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Publication numberUS5193807 A
Publication typeGrant
Application numberUS 07/848,752
Publication dateMar 16, 1993
Filing dateMar 10, 1992
Priority dateMar 10, 1992
Fee statusLapsed
Also published asDE4307157A1, DE4307157C2
Publication number07848752, 848752, US 5193807 A, US 5193807A, US-A-5193807, US5193807 A, US5193807A
InventorsWinston H. Schilling, John W. Skalon
Original AssigneeWilliams Electronics Games, Inc.
Export CitationBiBTeX, EndNote, RefMan
External Links: USPTO, USPTO Assignment, Espacenet
Pinball game cabinet
US 5193807 A
Abstract
The playfield is supported on a moving pivot that allows the playfield to move linearly away from the back box as it rotates away from the cabinet such that the playfield can pivot through an angle greater than 90. The moving pivot includes a pivot pin fixed to the wall of the cabinet which slidably engages a rail fixed to the underside of the playfield. The rail terminates in a locking mechanism that engages the pivot pin when the playfield is moved linearly to thereby fix the playfield to the pivot pin such that the playfield is capable only of pivoting motion.
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Claims(15)
What is claimed is:
1. A pinball game cabinet permitting improved access for servicing, comprising:
a) a cabinet;
b) a playfield having components requiring periodic servicing on the underside thereof;
c) first means for releasably securing a first end of the playfield to the cabinet; and
d) second means for securing the opposite end of the playfield to the cabinet including a support means secured to the cabinet slidably engaged with a slide means secured to the playfield whereby the slide means can pivot about the support means and can reciprocate relative to the support means whereby the interior of the cabinet and the underside of the playfield are exposed.
2. The pinball game cabinet according to claim 1, further including a locking means for releasably locking the support means relative to the slide means such that the playfield is prevented from reciprocating movement.
3. The pinball game according to claim 1, wherein the cabinet includes a side wall and the support means includes a pin fixed to the side wall of the cabinet.
4. The pinball game cabinet according to claim 1, wherein the slide means includes a rail fixed to the underside of the playfield, said rail resting on said support means.
5. The pinball game cabinet according to claim 4, wherein said rail has a stop means at a first end thereof for limiting the reciprocating movement of the playfield in a first direction.
6. The pinball game cabinet according to claim 4, further including a locking means at a second end of the rail, said locking means including means for releasably engaging said support means when said playfield is reciprocated.
7. The pinball game cabinet according to claim 6, wherein said locking means includes a pivotable finger for releasably engaging said support means and a camming surface for engaging said finger to release said support means.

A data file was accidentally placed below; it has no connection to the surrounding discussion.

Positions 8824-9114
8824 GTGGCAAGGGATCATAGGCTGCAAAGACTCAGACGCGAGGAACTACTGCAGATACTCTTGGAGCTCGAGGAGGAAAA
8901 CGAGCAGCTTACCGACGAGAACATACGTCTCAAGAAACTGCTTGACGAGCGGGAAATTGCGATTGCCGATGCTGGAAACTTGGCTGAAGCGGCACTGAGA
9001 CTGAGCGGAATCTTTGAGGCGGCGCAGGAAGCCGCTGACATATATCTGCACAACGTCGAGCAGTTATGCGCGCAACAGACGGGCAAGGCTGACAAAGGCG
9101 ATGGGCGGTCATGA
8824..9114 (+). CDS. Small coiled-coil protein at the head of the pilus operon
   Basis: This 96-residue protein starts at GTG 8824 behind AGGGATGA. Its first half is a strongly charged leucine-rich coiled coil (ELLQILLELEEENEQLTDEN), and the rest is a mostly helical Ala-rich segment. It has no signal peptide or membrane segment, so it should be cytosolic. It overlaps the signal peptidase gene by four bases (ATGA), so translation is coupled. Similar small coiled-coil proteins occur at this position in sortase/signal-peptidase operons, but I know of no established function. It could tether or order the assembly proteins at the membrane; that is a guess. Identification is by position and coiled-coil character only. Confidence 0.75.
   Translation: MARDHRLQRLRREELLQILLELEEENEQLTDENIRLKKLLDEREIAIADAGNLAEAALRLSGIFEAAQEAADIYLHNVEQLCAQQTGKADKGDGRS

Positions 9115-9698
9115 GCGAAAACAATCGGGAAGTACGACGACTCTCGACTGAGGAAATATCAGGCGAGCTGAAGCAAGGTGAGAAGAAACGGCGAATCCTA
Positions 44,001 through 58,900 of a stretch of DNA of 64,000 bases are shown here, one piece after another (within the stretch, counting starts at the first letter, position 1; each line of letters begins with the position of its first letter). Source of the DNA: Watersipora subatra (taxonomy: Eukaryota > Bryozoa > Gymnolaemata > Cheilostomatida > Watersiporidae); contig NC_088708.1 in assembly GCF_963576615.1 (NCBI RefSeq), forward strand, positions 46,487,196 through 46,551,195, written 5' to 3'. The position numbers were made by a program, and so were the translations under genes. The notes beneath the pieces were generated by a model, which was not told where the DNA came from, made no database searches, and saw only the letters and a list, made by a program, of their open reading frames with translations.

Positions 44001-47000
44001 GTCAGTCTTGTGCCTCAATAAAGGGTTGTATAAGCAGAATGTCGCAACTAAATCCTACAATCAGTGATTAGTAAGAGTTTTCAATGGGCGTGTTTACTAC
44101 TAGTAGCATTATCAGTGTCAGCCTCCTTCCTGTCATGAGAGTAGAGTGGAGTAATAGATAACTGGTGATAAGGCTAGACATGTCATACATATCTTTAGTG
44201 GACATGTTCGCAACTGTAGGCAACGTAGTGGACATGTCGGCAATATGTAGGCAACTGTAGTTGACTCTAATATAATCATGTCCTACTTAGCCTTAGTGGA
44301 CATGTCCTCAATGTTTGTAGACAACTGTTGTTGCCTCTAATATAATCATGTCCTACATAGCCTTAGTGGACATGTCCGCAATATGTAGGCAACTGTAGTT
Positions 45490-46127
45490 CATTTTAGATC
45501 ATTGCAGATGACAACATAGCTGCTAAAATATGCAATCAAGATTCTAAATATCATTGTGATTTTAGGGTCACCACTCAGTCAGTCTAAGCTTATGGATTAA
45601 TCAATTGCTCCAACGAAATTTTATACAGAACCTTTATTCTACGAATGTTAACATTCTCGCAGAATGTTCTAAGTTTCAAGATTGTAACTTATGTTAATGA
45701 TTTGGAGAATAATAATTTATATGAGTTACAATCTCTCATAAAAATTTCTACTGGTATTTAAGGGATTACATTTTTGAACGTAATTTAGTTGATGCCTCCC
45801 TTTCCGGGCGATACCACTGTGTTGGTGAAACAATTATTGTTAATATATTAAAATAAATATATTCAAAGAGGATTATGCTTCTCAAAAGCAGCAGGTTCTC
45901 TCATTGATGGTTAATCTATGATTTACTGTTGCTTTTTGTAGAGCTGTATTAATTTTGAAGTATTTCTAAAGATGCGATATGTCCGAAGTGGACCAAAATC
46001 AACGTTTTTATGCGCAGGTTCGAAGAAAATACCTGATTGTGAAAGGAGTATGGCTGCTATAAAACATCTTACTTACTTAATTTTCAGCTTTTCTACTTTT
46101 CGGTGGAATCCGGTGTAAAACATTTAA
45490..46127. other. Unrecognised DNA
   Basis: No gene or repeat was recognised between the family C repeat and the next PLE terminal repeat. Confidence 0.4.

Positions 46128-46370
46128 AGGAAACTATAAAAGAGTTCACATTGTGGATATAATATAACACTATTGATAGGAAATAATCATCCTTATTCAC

8. The pinball game cabinet according to claim 1, wherein said first means includes a first bracket fixed to said playfield and a second bracket fixed to said cabinet, said first and second brackets being disengaged when said playfield is moved away from said cabinet.
9. In a rolling ball game, including a cabinet, a substantially horizontally disposed playfield having components requiring a periodic servicing on the underside thereof and a back box at one end of the playfield, the improvement comprising:
a) pivot means disposed on said cabinet on one end of the playfield for supporting said one end of the playfield thereon in the substantially horizontal position;
b) slide means disposed along the underside of the playfield for engaging said pivot means to permit (i) rotational movement of the playfield about the pivot means and (ii) translational movement toward and away from the back box;
c) means for releasably securing said slide means to said pivot means to support the playfield thereon when the playfield is rotated to a substantially vertical position;
whereby, better access is provided to the components on the underside of the playfield.
10. The ball game according to claim 9, wherein the pivot means includes a pin fixed to the wall of the cabinet.
11. The ball game according to claim 9, wherein the slide means includes a rail fixed to the underside of the playfield, said rail resting on said pivot means.
12. The ball game according to claim 11, wherein said rail has a stop means at a first end thereof for limiting the reciprocating movement of the playfield in a first direction.
13. The ball game according to claim 9, wherein said means for releasably securing includes a pivotable finger for releasably engaging said pivot means and a camming surface for engaging said finger to release said pivot means.
14. The ball game according to claim 9, further including a first bracket fixed to said playfield and a second bracket fixed to said cabinet for supporting an opposite end of the playfield, said first and second brackets being disengaged when said playfield is rotated about said pivot means.
15. A pinball game cabinet permitting improved access for servicing, comprising:
a) a cabinet;
b) a playfield having components requiring periodic servicing located under the playfield;
c) first means for releasably securing a first end of the playfield to the cabinet; and
d) second means for securing the opposite end of the playfield to the cabinet allowing said playfield to pivot about a point and to reciprocate relative to the point in a linear direction.
Description
BACKGROUND OF THE INVENTION

The invention relates generally, to pinball games and, more particularly, to an improved cabinet for such games.